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Why Twitter Suing the U.S. Government Is a Big Deal

Ryan McQueeney

In response to the Trump administration’s attempts to unmask an account that is critical of the president, Twitter TWTR filed a lawsuit against the U.S. government on Thursday. The social media platform is apparently willing to go up against the feds in court in order to protect its users’ privacy.

The account in question goes by the handle @ALT_uscis, which is short for “Alternative U.S. Citizenship and Immigration Services.” There is no clear evidence that the user or users behind the account are actually employees of this agency, and it is just one of a number of “alternative” government-related accounts that have popped up in protest to the Trump administration.

These accounts often present themselves as rogue government employees or administration insiders that are attempting to publicize internal frustrations with the president’s policies. For the average Twitter user, there is simply no way to prove if this is true or not, but the government sure would like to find out.

According to Twitter’s lawsuit, an agent of U.S. Customs and Border Protection (CBP) faxed a summons to the social media company last month requesting the account’s personal details, including its login, phone number, and IP address.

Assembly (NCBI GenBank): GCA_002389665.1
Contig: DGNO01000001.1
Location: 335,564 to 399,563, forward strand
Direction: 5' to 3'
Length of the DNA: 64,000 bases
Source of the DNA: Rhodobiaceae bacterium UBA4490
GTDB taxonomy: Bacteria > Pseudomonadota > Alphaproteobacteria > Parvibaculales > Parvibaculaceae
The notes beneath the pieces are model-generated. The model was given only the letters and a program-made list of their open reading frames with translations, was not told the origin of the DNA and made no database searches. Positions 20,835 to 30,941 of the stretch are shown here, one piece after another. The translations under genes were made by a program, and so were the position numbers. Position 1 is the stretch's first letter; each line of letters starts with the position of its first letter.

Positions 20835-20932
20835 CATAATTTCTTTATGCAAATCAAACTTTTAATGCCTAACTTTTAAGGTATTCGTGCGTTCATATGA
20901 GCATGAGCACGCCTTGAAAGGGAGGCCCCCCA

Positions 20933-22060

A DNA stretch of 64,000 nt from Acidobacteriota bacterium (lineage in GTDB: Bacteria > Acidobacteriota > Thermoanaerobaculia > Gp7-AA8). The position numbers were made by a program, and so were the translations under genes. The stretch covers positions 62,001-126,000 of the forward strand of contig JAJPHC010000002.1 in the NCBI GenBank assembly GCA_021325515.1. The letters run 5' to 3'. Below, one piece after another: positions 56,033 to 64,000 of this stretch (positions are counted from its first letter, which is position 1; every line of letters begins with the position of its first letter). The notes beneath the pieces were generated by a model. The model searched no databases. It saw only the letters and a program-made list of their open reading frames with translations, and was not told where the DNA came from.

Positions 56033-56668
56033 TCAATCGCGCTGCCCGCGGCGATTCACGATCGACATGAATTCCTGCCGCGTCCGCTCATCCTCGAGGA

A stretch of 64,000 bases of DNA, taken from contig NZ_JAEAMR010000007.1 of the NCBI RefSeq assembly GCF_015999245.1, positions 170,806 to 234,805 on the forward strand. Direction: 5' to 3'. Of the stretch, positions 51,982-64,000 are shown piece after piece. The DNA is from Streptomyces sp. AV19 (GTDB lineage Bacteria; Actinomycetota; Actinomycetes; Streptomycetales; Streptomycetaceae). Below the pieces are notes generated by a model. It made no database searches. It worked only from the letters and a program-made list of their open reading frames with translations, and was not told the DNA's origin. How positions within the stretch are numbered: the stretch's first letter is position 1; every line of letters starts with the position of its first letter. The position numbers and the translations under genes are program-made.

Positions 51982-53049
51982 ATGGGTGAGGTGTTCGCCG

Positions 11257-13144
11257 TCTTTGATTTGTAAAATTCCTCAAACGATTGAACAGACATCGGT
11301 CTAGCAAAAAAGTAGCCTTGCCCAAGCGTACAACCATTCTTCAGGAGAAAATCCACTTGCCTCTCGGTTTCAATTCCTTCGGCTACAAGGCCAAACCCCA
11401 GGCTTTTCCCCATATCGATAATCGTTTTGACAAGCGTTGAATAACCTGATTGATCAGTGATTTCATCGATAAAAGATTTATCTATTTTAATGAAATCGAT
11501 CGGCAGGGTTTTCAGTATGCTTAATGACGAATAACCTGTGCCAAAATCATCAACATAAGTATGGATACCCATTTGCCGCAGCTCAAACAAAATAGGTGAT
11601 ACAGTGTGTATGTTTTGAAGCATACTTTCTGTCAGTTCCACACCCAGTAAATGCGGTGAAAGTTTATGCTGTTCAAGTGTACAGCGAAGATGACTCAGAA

So why does any of this matter?

Well, if Twitter were forced to give up the account’s information, it could set a precedent that would certainly concern even the most optimistic internet privacy advocates. 

As the company states in its guide for law enforcement officials, Twitter will provide account information only if by way of a "subpoena, court order, or other valid legal process."

This case could have implications for the privacy of every American, and it is rooted in a debate about the extent to which the government needs to know about its citizen private lives.

But that’s not the only thing at stake here.

For Twitter users, a key function of the site is being called into question here. Twitter has never required its users to publicly present their real selves, and a vast number of people opt to remain anonymous. If a request from the government is all it takes to overturn this anonymity, wouldn’t one of Twitter’s main appeals be pretty irrelevant?

And on a less-serious side note, I really hope this doesn’t threaten the number of comedic parody accounts on Twitter. They help make Twitter fun.

Overall, the lawsuit proves that Twitter is willing to stand up to even the most powerful of legal opponents on behalf of its users. The case is reminiscent of Apple’s AAPL refusal to create a “backdoor” operating system that would the FBI to hack the phone of a terrorist implicated in 2015’s infamous San Bernardino shooting.

The gravity of that legal action was a bit larger, but proponents of digital privacy will argue that the internet freedom is contingent on companies like Twitter and Apple sticking up for its users.

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